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New look for town’s police fleet

 

Photos by Ron Leir Checking out the new police cars, from l., are Town Councilmen Victor Villalta, Jesus Huaranga and James Doran, Mayor Ray McDonough, Police Chief Derek Kearns, Sgt. David Strumolo and Sgt. Rich Lourenco.

Photos by Ron Leir
Checking out the new police cars, from l., are Town Councilmen Victor Villalta, Jesus Huaranga and James Doran, Mayor Ray McDonough, Police Chief Derek Kearns, Sgt. David Strumolo and Sgt. Rich Lourenco.

HARRISON –

If there’s ever another superstorm like Sandy – and climate experts are predicting more of the same – look for the Harrison Police Department to come to the rescue of any trapped motorists.

Just take a look at the three newly delivered 2013 Ford Explorer Interceptors and you’ll see why.

They’re still awaiting police decals and installation of radios and computers to check plates and registration and to issue e-tickets, before they’re pronounced ready for patrol duties but when they are, Police Chief Derek Kearns predicts they’ll be among the meanest hunks of black-and-white heavy metal on the road.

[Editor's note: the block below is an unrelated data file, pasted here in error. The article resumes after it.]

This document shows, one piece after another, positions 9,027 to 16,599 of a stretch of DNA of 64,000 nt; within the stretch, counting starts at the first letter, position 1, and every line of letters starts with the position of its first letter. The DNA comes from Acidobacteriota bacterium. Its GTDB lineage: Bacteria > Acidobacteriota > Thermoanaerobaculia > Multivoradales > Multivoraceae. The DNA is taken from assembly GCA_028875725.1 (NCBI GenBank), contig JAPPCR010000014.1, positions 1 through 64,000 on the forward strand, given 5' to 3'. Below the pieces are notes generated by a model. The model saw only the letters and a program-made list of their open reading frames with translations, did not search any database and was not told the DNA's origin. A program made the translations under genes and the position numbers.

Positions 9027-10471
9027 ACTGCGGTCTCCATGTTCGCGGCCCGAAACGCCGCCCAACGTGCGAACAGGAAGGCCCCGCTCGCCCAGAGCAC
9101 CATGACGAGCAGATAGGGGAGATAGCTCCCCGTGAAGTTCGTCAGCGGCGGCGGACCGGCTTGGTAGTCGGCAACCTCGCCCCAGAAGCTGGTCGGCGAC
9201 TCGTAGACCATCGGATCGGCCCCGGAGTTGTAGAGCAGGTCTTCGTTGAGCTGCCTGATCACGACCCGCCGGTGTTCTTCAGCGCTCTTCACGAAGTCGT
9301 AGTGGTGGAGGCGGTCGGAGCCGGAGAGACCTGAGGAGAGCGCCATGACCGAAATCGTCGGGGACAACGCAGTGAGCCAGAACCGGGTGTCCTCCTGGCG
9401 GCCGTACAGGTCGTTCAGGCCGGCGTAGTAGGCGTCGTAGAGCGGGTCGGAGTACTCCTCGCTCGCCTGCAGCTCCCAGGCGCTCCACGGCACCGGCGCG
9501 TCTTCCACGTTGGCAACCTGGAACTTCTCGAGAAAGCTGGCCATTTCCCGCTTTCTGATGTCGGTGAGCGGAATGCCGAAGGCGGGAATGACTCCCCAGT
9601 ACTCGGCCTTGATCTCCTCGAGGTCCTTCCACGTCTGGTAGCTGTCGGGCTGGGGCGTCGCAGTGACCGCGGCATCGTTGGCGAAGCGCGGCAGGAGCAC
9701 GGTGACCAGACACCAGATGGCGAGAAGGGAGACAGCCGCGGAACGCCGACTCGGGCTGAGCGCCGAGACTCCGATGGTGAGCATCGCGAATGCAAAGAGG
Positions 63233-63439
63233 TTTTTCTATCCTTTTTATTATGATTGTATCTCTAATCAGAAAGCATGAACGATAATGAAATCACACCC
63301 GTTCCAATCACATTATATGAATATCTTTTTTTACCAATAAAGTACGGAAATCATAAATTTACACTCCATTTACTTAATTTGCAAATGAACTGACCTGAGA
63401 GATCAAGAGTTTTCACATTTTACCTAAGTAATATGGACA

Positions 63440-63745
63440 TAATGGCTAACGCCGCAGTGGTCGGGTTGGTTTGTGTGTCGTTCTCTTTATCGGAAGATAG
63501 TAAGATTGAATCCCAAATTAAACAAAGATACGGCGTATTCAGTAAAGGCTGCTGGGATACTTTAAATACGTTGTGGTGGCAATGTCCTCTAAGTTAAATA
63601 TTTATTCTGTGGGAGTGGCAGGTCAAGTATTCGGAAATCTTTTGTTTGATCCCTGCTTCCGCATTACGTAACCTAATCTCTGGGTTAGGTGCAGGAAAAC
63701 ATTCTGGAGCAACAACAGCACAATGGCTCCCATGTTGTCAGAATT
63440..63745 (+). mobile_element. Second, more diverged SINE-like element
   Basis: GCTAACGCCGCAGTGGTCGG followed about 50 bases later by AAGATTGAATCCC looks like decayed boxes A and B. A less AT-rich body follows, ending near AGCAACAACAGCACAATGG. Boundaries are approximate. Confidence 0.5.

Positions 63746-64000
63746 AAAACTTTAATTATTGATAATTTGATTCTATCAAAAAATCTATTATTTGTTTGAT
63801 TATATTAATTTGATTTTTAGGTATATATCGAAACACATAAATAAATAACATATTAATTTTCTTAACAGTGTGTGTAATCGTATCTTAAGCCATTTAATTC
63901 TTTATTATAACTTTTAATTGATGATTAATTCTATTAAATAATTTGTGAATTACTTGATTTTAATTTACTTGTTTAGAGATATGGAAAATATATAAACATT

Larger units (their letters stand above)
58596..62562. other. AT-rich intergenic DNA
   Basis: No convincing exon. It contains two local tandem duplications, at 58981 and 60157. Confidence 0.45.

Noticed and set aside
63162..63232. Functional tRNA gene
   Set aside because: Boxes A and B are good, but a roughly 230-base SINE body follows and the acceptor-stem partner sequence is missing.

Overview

“They’re giving us the capability to serve the community in inclement weather like a big storm,” Kearns said. “Before, we had to borrow a rig from the Fire Department to get to folks in high waters.”

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Equipped with heavy plastic front grills, V-6 engines, allwheel drive and hard plastic rear seating for prisoners, these vehicles come with a three-year, 36,000-mile warranty from the vendor, Beyer Ford of Morristown, police brass said.

The vehicles’ roomy interior will be adaptable for storing and deploying items like traffic cones and barricades for crowd control purposes in situations such as events held at the Red Bull Arena, Kearns said.

Best of all, officials said, is the payment arrangement. Harrison pays $37,000 — the price of one car — this year but gets all three SUVs now under a 3-year lease/purchase agreement authorized by the town May 7. After it pays off the outstanding balance over the next two years, the town owns the vehicles outright.

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Harrison ordered the cars under a cooperative pricing system engineered by the Cranford Police Department as the “lead agency.” More than 80 municipalities in the state are member/participants in the competitive bidding system, which has been approved by the state Department of Community Affairs’ Division of Local Government Services.

Among the member communities in the surrounding area are Belleville, Nutley, Secaucus, Weehawken and Jersey City. Two of the new Harrison vehicles are replacements for older models, Kearns said.

– Ron Leir

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